Lev Vlassenko's world-wide career was launched by his brilliant performances at the international competitions (Liszt, Budapest, 1956, First Prize and Tchaikovsky, Moscow, 1958, Second Prize). The pianist would recall with satisfaction and pride that at these competitions he was heard by most outstanding musicians: György Cziffra, Monique de la Bruchollerie, Jan Ekier, Annie Fischer, Alexander Goldenweiser, Ilona Kabos, Moura Lympany, Pierre Sancan and Carlo Zecchi (Budapest); Heinrich Neuhaus, Lev Oborin, Emil Gilels, Sviatoslav Richter, Dmitry Kabalevsky, Pancho Vladigerov (Moscow).

Lev Vlassenko was born in 1928 in Tbilisi. His father came from a noble family, his grandfather was an artillery general of zarist army by family tradition, was wounded during World War I and in 1917 disappeared leaving no trace. Lev's father, Nikolay Apollonovich, had a good ear for music and a fine deep bass. he sang in the church choir of a cadet military school where he was brought up. Nikolay Apollonovich was a buoyant person, a man of the world, he charmed women by his civil, gallant manners.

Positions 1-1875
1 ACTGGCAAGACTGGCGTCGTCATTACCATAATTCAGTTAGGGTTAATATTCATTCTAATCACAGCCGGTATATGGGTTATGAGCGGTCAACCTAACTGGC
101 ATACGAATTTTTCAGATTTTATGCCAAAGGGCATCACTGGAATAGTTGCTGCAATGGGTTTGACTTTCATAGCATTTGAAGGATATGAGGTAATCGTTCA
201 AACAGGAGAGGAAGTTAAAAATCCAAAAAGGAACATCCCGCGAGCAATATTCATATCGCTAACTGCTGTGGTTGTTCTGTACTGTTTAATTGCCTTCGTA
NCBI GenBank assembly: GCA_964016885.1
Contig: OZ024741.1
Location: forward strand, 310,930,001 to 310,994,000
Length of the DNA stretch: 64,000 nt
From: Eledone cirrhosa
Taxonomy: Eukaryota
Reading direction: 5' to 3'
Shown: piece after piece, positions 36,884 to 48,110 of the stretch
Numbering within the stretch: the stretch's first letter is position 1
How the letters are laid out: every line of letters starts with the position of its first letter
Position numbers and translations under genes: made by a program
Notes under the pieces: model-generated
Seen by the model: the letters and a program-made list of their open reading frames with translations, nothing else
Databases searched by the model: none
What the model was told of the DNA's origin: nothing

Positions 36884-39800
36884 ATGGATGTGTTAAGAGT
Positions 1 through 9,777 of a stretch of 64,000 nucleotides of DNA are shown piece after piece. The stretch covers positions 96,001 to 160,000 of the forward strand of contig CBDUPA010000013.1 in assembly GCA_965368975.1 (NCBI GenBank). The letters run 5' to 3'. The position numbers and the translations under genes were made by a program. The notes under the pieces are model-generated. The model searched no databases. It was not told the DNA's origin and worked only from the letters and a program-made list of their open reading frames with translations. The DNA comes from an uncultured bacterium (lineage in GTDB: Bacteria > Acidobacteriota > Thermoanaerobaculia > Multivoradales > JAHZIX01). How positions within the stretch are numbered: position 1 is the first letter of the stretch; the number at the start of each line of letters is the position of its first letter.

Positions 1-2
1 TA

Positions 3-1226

Lev's mother was born in the family of a poor Jewish musician. The Benditsky family is mentioned in the books by Sholom Aleichem. Lev's grandfather Solomon Benditsky learned to play trombone by himself and appeared playing at weddings, funerals and religious festivals. His enormous thirst for knowledge and striving for perfection brought him to mastering the instrument. Solomon began to play in provincial Ukrainian orchestras and later was invited to perform in the orchestra of the Opera Theatre in Tbilisi, Georgia, where he got the right for residence and worked till his old age. For his favourite grandson Liovik the Opera Theatre was a second home.

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